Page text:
Upon stopping the speedster, it was determined the driver was wanted in Ector County, Tex. The man was arrested and over the course of the ensuing investigation, the corporal located and seized just over four kilograms of cannabis and $1,806 in cash. Recreational cannabis is illegal in Texas, per the Texas State Law Library. “In addition to criminal penalties, illegal use of cannabis may affect other aspects of a person’s life. For example, employment or release on probation or parole may depend upon abstaining from controlled substances,” the information notes.

Possessing 113 grams to 2.3 kilograms of cannabis in the state is a felony charge punishable by 180 days to two years of incarceration as well as a $12,900 fine upon conviction, according to the National Organization for the Reform of Marijuana Laws (NORML). The next highest amount for weed-related possession, namely 2.3 kilograms to 22.7 kilograms, carries a maximum penalty of two to 10 years in prison and a $12,900 fine, NORML reports.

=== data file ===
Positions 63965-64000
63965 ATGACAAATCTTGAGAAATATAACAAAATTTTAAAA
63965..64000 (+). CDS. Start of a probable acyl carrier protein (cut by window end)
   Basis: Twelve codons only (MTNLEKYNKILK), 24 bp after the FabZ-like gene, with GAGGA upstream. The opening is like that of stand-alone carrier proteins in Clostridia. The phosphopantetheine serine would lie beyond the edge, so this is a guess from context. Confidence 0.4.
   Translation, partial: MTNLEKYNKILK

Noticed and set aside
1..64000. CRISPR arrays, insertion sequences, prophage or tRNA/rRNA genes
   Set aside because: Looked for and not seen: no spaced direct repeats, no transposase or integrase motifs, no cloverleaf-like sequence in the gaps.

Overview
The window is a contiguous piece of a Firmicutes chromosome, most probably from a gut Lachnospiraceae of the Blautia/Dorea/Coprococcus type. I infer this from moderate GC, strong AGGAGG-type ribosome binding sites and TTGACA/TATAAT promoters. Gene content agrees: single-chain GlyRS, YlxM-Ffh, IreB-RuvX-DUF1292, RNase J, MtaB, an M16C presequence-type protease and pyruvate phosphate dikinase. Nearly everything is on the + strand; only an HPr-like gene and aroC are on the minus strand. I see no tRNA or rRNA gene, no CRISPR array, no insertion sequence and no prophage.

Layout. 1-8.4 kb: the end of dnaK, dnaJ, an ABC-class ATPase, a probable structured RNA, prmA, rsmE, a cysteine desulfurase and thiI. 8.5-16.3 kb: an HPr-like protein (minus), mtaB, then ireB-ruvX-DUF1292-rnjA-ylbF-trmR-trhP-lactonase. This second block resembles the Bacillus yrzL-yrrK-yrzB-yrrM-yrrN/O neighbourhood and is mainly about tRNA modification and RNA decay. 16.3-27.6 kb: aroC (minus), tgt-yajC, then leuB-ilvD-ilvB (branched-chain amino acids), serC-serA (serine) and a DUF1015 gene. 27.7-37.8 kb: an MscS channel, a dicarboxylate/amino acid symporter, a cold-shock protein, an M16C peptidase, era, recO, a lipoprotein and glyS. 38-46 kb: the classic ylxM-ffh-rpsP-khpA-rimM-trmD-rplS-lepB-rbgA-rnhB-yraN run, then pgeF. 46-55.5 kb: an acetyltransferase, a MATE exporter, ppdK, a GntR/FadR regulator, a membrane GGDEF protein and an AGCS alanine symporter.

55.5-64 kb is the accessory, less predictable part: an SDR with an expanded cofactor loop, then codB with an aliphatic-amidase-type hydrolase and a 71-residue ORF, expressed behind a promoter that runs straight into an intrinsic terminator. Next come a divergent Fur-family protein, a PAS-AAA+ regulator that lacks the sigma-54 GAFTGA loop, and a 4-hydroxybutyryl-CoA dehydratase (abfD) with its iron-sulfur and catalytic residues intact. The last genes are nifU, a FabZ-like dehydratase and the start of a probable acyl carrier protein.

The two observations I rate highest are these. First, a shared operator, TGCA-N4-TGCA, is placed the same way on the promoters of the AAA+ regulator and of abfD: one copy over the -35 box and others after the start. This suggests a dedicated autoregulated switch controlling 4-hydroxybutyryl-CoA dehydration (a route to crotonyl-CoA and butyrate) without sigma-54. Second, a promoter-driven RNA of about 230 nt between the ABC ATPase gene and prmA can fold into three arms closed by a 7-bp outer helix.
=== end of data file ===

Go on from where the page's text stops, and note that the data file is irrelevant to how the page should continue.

Following the recent incident, the driver was charged with the latter offence and failing to appear on manufacture/delivery of a controlled substance of greater than 400 grams, TGCSO reports. The stop in Texas clearly shows how speeding can get a person noticed, but the driver’s pace was far from a record. Earlier this summer, a driver in Saskatchewan who tested positive for THC received a $1,011 fine and a 60-day licence suspension for travelling 169 km/h in a 100 km/h zone.

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SE City Council to hear Edible Cannabis Law Update